UP POINTOPOINT RUNNING NOARP MULTICAST  MTU:1500  Metric:1

    NAT-ing

    Allow your server to forward requests using ipv4</div>

    nano /etc/sysctl.conf
    net.ipv4.ip_forward=1

    echo 1 > /proc/sys/net/ipv4/ip_forward


    Allow post routing on your interface. Assuming it is eth0, do ifconfig, and check your interface, hopefully you aren't one of those crazies trying to do it on wlan0.
    iptables -t nat -A POSTROUTING -s 10.8.0.0/24 -o eth0 -j MASQUERADE

    To make it permanent you need to:
    sudo nano /etc/rc.local

    Add the line:
    iptables -t nat -A POSTROUTING -s 10.8.0.0/24 -o eth0 -j MASQUERADE

    just before: exit 0
    On Linux, you could use a command such as this to NAT the VPN client traffic to the internet:

    Server Config

    grep ^[^#] /etc/openvpn/server.conf
    </div>

    ;local a.b.c.d
    port 1194 #default port;
    proto tcp
    proto udp;
    dev tap
    dev tun;
    dev-node MyTap
    ca ca.crt
    cert ns.crt
    key ns.key  # This file should be kept secretdh dh1024.pem tls-auth ta.key 0 #this is important
    topology subnetserver 10.8.0.0 255.255.255.0 #client's ip on tunnel
    cipher BF-CBC        # Blowfish (default);cipher AES-128-CBC   # AES
    ;cipher DES-EDE3-CBC  # Triple-DES
    comp-lzo
    ;max-clients 100
    user nobody #this option is picky, you can specify usr
    group nogroup # or group if you sure they won't change
    persist-keypersist-tun #increased logs and to a specific folder , make sure you create a folder called [mkdir -p /var/log/openvpn/]
    status /var/log/openvpn/openvpn-status.log
    log         /var/log/openvpn/openvpn.log
    log-append  /var/log/openvpn/openvpn.logverb 6
    mute 10 #mutes output after 10 repetitionifconfig-pool-persist ipp.txt; server-bridge 10.8.0.4 255.255.255.0 10.8.0.50 10.8.0.100
    ;server-bridge
    push "route 192.168.0.0 255.255.255.0" pushing routes to client
    ;push "route 192.168.20.0 255.255.255.128"client-config-dir ccd
    ;route 192.168.95.0 255.255.255.128
    ;client-config-dir ccd
    ;route 10.9.0.0 255.255.255.252
    ;learn-address ./script
    ;push "redirect-gateway def1 bypass-dhcp"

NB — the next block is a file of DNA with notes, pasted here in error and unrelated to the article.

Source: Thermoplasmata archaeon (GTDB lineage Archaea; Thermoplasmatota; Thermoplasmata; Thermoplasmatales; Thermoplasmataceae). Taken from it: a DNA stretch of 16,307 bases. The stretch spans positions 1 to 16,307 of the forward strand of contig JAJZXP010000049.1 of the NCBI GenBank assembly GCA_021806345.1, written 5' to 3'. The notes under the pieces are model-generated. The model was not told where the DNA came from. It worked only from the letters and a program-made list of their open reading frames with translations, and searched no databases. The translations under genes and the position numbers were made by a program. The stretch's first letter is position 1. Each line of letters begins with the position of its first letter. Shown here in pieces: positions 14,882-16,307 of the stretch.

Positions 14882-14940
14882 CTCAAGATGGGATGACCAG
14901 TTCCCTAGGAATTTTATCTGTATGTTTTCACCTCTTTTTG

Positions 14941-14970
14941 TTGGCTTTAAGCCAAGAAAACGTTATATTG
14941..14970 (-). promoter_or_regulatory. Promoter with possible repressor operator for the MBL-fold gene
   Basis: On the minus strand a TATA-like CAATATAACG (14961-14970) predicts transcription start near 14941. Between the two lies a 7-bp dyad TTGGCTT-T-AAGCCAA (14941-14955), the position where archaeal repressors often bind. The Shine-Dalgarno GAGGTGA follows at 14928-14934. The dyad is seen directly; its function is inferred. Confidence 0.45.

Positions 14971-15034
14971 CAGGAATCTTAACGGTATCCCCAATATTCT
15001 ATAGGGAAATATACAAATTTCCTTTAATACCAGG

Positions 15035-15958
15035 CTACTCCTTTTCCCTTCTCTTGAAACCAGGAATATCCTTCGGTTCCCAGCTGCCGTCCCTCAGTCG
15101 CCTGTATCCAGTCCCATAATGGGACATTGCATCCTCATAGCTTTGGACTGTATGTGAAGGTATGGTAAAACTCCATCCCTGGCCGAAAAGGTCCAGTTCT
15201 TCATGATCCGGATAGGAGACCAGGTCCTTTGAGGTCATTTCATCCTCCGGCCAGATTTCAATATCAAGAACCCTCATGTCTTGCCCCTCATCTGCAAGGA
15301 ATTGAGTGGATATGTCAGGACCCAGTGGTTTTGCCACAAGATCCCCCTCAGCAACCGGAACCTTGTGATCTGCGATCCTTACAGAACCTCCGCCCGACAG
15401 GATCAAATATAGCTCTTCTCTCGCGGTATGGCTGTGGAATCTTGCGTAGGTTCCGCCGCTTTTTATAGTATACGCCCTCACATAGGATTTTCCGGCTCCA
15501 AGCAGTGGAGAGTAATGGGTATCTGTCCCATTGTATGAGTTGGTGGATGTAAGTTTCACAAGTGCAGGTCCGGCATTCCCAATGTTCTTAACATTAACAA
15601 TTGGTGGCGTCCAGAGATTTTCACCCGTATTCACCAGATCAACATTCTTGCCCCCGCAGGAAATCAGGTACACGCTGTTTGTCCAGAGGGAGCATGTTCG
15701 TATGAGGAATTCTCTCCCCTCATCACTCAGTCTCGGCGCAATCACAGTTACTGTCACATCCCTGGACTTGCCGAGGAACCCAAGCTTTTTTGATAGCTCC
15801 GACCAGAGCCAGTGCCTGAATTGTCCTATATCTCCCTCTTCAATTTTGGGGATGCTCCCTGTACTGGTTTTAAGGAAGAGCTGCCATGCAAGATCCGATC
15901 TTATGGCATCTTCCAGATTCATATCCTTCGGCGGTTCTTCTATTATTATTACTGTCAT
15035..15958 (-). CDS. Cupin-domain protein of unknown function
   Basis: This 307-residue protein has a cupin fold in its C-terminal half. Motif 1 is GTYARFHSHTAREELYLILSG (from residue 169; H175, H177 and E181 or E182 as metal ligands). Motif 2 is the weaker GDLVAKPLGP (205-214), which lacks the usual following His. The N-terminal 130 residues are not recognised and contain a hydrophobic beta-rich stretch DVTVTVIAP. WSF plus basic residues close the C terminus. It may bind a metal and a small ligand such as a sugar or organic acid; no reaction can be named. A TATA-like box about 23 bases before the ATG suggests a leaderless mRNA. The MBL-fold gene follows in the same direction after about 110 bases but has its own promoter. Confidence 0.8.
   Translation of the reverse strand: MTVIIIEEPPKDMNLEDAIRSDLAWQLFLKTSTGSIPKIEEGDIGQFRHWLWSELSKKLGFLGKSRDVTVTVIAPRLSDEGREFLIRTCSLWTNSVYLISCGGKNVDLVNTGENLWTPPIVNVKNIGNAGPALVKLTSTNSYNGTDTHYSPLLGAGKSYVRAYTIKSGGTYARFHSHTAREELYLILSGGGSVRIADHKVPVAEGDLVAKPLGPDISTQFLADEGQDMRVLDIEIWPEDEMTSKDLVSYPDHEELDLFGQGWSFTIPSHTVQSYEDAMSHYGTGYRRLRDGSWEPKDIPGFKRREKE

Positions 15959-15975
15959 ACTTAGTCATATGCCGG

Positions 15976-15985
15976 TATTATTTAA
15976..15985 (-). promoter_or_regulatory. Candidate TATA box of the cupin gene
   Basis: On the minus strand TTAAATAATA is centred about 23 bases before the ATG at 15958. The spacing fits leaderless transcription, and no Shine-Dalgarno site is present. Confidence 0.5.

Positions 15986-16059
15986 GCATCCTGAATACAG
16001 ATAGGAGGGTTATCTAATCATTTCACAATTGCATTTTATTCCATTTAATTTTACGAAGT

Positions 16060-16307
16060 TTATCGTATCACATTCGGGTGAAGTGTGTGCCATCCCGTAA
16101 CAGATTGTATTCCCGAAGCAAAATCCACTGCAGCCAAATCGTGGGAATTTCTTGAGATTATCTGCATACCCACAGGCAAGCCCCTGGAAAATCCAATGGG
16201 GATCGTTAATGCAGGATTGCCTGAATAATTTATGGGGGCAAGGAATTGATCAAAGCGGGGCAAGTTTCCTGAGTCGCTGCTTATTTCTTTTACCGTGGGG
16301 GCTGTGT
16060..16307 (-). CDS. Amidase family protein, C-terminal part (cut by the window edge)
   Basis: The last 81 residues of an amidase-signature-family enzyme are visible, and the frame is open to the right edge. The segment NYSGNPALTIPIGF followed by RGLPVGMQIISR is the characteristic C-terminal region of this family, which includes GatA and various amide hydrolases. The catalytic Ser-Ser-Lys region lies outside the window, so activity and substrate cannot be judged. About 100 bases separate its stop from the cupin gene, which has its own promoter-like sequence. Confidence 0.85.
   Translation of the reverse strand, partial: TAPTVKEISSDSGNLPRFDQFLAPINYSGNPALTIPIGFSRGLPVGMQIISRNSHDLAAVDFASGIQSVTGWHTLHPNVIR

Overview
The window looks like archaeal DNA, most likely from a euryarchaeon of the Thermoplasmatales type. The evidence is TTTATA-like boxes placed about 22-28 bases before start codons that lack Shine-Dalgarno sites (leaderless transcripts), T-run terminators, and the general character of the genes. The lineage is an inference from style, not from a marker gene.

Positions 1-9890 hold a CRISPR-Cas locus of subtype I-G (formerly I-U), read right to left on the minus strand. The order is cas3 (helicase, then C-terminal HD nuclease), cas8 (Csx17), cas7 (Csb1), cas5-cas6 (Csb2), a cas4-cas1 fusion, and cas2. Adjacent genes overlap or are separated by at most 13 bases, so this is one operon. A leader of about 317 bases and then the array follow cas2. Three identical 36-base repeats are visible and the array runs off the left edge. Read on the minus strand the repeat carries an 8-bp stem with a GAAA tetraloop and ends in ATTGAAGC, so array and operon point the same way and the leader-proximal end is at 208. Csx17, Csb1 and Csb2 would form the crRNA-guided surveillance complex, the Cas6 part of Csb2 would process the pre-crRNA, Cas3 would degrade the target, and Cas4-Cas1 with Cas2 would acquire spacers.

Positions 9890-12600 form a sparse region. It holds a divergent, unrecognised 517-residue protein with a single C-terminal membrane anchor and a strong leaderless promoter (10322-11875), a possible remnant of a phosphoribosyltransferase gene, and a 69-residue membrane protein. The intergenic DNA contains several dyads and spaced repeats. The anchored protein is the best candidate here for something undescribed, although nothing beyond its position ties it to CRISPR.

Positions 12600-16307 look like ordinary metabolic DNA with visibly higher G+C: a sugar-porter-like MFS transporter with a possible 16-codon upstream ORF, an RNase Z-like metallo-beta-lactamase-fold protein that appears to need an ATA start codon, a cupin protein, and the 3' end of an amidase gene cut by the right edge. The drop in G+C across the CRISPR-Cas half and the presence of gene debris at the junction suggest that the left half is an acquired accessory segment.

push "redirect-gateway def1"
    push "dhcp-option DNS 192.168.1.1" #pushing dns to client
    push "dhcp-option DNS 8.8.8.8"
    push "dhcp-option DNS 8.8.4.4"
    client-to-client
    ;duplicate-cn
    keepalive 10 120</p>



    Simple Client Configuration [Ubuntu LAPTOP]

    sudo apt-get install openvpn
    sudo apt-get install network-manager-openvpn openvpn

    Download and extract your configuration files.
    dv7.crt dv7.key ca.crt

    1) Under Network Manager go to VPN connections -> Configure VPN

    </div>



    2) Click Add under VPN tab

    </div>




















    3) Select OpenVPN under options and click Create</p>


    4) Fill form using your OpenVPN configuration file</div>

    5) Import certificates and key using your configuration files
    User certificate will be dv7.crt
    CA Certificate will be your  ca.crt
    Private Key will be your dv7.key


    6) Under Advanced fill port, using OpenVPN configuration file

    </div>


    7 ) Under TLS Authentication tab
    check option Use additional TLS authentication

    8) For Key file import your ta.key file</div>

    9) For Key direction set 1


    Ok under Advanced and Apply to save all

    </div>

    10) OpenVPN configured and we can close Network Connections window

    11) Try to connect choosing Home from VPN connections



    12) Done, we’re connected now</p>

    </b>

    Simple Client Configuration [NEXUS7]


    Unfortunately, I do not know if these instructions will work on a non rooted nexus7, mine is rooted, all my devices are rooted. </div>


    This app is called OpenVPN for Android, click on the icon to get redirected to the market. Install it. 

    First copy certs to your phone, I honestly scp-ed them over, but its another tutorial on its own, you can dropbox it over, or google drive. the app knows how to fetch things from your sd. Click on vpn profile


    Then select add profile

    Call it whatever
    Select Type: PW + Certificate. Then select the location of files, you can also import and paste them and then delete the keys, both are fine. It will complain about user name, we set it to nobody, so you can select any user to connect

    Go Back once and select Authentication/encription
    Turn the use TLS Authentication ON, and select TA KEY</p>
    for TLS Direction. we are a client so select 1</p>
    Go back couple of screens then connect</p>
    Success!! we are connected


    Troubleshoot